Marshall Payne hit pay dirt with his short story "Bullet."  "This is my first professional sale. Sale #29 from when I began subbing in earnest three years ago when I joined OWW where I've met some of my best friends."

Christie Skipper Ritchotte's short story "Penguin and Wren" is forthcoming in Fantasy Magazine, 2008; "Reset the Night" is forthcoming in Strange Horizons, 2008.

Jason Rolfe reports: "'Notes on the Evocation of Demons' -- Short Fiction (Horror) -- will be published in the August, 2008 issue of The Harrow."

Seth Skorkowsky's "The Reluctant Assassin" will appear in Flashing Swords this month.

Rachel Swirsky has a story called "Marrying the Sun" in the latest Fantasy Magazine.

On Shelves Now

A DARKNESS FORGED IN FIRE by Chris Evans (July 2008)

coverKonowa Swift Dragon, former commander of the Empire's elite Iron Elves, is looked upon as anything but ordinary. He's murdered a Viceroy, been court-martialed, seen his beloved regiment disbanded, and finally been banished in disgrace to the one place he despises the most -- the forest.

Now, all he wants is to be left alone with his misery...but for Konowa, nothing is ever that simple. The mysterious and alluring Visyna Tekoy, the highborn daughter of an elfkynan governor, seeks him out in the dangerous wild with a royal decree that he resume his commission as an officer in Her Majesty's Imperial Army, effective immediately.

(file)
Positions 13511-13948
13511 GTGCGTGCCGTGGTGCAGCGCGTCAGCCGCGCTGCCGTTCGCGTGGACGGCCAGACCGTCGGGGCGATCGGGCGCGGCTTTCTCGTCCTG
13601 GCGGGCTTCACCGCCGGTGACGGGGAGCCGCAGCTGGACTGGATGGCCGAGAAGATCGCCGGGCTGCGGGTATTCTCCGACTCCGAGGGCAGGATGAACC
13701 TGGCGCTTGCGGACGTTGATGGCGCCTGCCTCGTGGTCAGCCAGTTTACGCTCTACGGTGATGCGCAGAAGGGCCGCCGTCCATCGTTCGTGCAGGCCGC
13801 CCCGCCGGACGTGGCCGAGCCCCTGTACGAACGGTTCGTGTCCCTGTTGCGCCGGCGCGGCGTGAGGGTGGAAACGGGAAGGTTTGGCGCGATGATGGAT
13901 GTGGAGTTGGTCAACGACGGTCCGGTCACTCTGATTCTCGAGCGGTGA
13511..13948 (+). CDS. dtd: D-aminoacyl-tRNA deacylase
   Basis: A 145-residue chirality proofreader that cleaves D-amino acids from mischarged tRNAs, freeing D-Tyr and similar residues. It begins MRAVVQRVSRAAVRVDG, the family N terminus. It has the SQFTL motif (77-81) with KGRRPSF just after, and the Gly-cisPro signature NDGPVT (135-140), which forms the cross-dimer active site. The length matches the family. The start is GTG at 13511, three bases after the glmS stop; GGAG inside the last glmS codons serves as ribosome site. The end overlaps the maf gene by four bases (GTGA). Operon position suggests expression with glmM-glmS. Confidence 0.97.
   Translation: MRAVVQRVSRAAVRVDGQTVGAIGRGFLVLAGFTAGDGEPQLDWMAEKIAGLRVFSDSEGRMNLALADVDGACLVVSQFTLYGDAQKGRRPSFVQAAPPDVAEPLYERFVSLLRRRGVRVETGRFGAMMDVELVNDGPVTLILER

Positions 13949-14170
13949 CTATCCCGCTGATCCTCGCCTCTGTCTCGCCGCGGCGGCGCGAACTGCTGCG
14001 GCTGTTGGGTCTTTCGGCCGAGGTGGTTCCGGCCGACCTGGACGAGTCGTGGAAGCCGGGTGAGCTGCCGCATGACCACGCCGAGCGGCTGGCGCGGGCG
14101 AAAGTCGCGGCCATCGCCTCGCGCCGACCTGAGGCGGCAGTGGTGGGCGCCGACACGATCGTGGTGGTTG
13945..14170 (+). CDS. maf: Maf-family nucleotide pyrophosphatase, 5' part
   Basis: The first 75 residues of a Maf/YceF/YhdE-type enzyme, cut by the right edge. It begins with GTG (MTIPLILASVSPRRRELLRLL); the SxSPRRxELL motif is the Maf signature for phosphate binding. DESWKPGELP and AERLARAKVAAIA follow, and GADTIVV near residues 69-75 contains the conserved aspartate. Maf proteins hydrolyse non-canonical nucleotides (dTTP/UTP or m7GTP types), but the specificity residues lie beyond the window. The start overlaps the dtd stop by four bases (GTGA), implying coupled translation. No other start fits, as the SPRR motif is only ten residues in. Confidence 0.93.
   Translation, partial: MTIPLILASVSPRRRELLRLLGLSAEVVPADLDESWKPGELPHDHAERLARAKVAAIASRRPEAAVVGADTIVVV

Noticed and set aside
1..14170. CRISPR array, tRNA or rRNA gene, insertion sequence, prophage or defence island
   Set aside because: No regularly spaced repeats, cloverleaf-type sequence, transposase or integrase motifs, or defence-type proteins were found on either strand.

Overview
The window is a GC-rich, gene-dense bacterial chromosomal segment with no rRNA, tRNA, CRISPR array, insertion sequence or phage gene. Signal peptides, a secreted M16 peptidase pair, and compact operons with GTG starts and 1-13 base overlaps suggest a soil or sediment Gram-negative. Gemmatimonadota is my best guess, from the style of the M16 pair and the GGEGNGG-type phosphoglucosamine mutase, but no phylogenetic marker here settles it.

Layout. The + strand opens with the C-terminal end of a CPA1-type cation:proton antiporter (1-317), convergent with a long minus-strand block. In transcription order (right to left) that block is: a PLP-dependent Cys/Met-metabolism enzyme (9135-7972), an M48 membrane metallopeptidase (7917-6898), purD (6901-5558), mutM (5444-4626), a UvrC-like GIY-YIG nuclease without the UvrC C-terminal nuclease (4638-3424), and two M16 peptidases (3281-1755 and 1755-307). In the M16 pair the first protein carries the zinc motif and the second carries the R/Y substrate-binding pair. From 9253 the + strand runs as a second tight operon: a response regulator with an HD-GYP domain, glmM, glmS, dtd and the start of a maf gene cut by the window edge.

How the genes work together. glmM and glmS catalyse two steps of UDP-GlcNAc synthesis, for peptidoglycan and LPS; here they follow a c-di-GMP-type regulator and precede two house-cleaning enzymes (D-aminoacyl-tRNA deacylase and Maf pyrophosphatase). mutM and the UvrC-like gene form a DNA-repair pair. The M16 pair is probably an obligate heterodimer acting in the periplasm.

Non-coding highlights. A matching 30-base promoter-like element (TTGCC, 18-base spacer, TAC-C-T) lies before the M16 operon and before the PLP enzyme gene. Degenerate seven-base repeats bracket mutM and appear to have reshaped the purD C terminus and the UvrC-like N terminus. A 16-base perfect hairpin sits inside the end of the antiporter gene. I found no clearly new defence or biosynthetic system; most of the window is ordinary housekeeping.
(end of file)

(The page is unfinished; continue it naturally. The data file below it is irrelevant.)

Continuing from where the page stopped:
For in the east, a falling Red Star heralds the return of a magic long vanished from the earth. Rebellion grows within the Empire as a frantic race to reach the Star unfolds. It is a chance for Konowa to redeem himself -- even if the entire affair appears doomed to be a suicide mission...

Membership Info

Fees: $49/year, $30/6 months, or $6/month. First trial month free. (more)

How to pay: PayPal, Kagi, check in US dollars, money order in US dollars, barter (more)

Scholarship fund: We accept scholarship fund donations and award full or partial scholarships to active members in need. (more)

Gift memberships: You can give a gift membership for another member; just send us a payment by whatever method you like, noting who the membership is for and specifying whether the gift is anonymous or not. We will acknowledge receipt to you and the member.

Bonus payments: The workshop costs only 94 cents per week, but we know that many members feel that it's worth much more to them. 25% of any bonus payments we receive will go to our support staff; the rest will be tucked away to lengthen the shoestring that is our budget and keep us running! (more)


Got a helpful tip for your fellow members? A trick or hint for submitting or reviewing, for what to put in your author's comments, for getting good reviews, or for formatting or titling your submission? Share it with us and we'll publish it in the next newsletter. Just send it to support (at) and we'll do the rest.

Until next month--just write!

The Online Writing Workshop for Science Fiction, Fantasy & Horror
support (at)